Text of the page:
MARIE QUEENIE LYONS: 'Soul Fever' (Label: Vampisoul)

Monday, 09 June 2008 12:06 Charles Waring E-mailPrintPDF

MARIE QUEENIE LYONS: 'Soul Fever'

Though this album has been reissued on vinyl recently and some of its track have been cherry picked for CD compilations over the years, it's surprising to discover that this is the first official CD reissue of an LP regarded as one of funk's Holy Grails. Little is known about Louisiana-born Marie Lyons except that she recorded this one-off 12-track LP for DeLuxe, a subsidiary of King Records, in 1970. Handling the production was one Hal Neely, who worked for King and was considered as James Brown's right hand man in the company's Cincinnati studios, where this record was probably cut. With her declamatory, large-lunged vocal sound, Lyons sounds like she came from James Brown's stable of stentorian female singers - though due to the huskiness of her voice, she's more like Lyn Collins than Marva Whitney. Overall, 'Soul Fever' is a solid set - the killer cut is the propulsive, funk-fuelled 'You're Thing Ain't No Good Without My Thing.' Also noteworthy is the humorous double entendre-based funk workout, 'Your Key Don't Fit It No More.' Listen out, too, for 'Snake In The Grass' and the ballad 'You Used Me.' Lyons also puts a playful funk twist on Peggy Lee's jazz staple, 'Fever.' It works well. The album's closer is Lyons' take on the old James Brown show-stopping ballad, 'Try Me.' Lyons' high-decibel, full-throated vocals might not be to everyone's taste, but if you're a funk fanatic, then put this at the top of your shopping list.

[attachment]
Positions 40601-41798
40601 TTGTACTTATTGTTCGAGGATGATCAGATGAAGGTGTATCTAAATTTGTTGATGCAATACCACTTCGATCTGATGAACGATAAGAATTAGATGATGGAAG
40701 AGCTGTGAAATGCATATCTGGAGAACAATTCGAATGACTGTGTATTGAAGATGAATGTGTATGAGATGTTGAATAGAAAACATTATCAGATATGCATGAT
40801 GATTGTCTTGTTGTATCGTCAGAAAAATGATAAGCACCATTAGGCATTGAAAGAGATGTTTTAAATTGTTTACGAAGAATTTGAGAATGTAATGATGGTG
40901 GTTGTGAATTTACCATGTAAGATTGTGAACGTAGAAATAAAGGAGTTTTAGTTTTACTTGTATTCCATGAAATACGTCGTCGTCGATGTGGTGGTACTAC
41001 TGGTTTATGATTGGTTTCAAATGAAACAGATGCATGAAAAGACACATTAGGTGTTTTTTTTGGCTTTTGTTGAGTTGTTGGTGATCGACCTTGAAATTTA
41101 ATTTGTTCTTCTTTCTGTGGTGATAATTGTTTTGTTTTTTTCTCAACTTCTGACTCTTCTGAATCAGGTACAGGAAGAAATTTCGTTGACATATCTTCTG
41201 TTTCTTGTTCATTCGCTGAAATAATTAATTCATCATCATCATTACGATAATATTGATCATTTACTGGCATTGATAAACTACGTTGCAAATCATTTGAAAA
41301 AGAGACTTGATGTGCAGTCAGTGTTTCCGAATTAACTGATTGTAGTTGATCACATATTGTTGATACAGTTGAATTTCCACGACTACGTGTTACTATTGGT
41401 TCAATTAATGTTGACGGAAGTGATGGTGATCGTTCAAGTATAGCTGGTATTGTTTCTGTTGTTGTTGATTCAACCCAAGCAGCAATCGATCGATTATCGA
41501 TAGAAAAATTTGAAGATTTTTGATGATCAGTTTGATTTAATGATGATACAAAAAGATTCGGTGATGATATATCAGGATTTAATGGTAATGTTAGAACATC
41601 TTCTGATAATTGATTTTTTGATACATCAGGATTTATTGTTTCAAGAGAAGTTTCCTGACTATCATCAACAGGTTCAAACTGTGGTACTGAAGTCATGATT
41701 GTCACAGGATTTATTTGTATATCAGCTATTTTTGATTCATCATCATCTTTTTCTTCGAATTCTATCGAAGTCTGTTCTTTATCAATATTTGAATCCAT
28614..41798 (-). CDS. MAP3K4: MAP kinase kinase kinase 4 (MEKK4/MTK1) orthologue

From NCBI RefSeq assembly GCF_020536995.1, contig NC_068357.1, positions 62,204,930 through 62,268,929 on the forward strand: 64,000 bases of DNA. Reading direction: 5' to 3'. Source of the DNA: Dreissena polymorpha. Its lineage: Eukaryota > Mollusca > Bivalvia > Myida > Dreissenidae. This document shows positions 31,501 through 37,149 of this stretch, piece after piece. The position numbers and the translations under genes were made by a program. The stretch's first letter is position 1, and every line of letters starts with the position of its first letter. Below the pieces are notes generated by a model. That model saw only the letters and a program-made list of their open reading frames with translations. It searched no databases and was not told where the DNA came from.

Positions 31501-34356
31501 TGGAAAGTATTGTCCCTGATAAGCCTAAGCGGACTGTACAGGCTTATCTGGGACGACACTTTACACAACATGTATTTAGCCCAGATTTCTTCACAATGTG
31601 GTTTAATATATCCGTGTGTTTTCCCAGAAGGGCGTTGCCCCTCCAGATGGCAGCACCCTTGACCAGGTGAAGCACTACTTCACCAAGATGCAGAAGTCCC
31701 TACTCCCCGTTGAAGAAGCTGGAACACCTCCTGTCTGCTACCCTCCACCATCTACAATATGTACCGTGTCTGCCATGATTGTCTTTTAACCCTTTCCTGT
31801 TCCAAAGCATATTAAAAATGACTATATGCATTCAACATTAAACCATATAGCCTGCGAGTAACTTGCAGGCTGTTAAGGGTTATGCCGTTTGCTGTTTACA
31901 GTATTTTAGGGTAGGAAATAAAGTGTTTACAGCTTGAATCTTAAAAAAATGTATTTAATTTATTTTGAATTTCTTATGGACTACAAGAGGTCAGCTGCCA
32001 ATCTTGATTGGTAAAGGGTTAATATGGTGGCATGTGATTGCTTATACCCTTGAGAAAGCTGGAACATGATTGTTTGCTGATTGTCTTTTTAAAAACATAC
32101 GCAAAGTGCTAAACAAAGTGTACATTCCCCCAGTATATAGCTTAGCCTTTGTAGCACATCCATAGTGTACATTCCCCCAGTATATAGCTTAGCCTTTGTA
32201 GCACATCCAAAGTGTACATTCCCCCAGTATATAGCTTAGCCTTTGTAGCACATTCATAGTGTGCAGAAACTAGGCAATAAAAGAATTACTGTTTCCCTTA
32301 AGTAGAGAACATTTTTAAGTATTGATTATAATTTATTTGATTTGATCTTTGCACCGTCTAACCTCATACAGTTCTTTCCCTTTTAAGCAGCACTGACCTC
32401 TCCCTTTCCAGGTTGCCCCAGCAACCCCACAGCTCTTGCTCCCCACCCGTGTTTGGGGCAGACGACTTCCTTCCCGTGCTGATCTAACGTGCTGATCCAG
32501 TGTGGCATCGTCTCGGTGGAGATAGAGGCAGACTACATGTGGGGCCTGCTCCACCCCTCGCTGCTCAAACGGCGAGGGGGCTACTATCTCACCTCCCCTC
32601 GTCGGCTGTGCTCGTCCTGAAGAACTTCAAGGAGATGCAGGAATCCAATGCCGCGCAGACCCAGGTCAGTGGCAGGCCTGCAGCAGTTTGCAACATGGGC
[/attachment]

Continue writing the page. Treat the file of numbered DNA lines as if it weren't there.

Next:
(CW) 4/5

 

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